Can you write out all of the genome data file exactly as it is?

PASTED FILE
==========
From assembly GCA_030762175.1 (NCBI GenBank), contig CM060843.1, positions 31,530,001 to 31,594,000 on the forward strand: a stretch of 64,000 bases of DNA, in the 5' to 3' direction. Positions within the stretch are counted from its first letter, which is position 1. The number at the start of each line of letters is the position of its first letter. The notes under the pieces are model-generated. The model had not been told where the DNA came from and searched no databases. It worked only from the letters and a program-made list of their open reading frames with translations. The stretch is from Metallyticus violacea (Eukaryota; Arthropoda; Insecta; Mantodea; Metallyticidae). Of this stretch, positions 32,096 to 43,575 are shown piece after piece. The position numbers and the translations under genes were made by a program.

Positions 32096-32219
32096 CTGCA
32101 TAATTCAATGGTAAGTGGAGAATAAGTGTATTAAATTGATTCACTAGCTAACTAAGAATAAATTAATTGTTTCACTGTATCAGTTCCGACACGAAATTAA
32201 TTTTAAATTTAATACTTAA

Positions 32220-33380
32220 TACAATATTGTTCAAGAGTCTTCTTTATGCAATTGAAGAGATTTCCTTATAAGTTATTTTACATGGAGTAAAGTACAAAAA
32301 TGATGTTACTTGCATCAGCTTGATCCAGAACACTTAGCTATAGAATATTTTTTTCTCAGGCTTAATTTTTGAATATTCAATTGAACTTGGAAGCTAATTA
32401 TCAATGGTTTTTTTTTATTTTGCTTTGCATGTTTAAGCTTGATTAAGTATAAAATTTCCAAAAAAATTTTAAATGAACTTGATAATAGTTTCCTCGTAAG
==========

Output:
From assembly GCA_030762175.1 (NCBI GenBank), contig CM060843.1, positions 31,530,001 to 31,594,000 on the forward strand: a stretch of 64,000 bases of DNA, in the 5' to 3' direction. Positions within the stretch are counted from its first letter, which is position 1. The number at the start of each line of letters is the position of its first letter. The notes under the pieces are model-generated. The model had not been told where the DNA came from and searched no databases. It worked only from the letters and a program-made list of their open reading frames with translations. The stretch is from Metallyticus violacea (Eukaryota; Arthropoda; Insecta; Mantodea; Metallyticidae). Of this stretch, positions 32,096 to 43,575 are shown piece after piece. The position numbers and the translations under genes were made by a program.

Positions 32096-32219
32096 CTGCA
32101 TAATTCAATGGTAAGTGGAGAATAAGTGTATTAAATTGATTCACTAGCTAACTAAGAATAAATTAATTGTTTCACTGTATCAGTTCCGACACGAAATTAA
32201 TTTTAAATTTAATACTTAA

Positions 32220-33380
32220 TACAATATTGTTCAAGAGTCTTCTTTATGCAATTGAAGAGATTTCCTTATAAGTTATTTTACATGGAGTAAAGTACAAAAA
32301 TGATGTTACTTGCATCAGCTTGATCCAGAACACTTAGCTATAGAATATTTTTTTCTCAGGCTTAATTTTTGAATATTCAATTGAACTTGGAAGCTAATTA
32401 TCAATGGTTTTTTTTTATTTTGCTTTGCATGTTTAAGCTTGATTAAGTATAAAATTTCCAAAAAAATTTTAAATGAACTTGATAATAGTTTCCTCGTAAG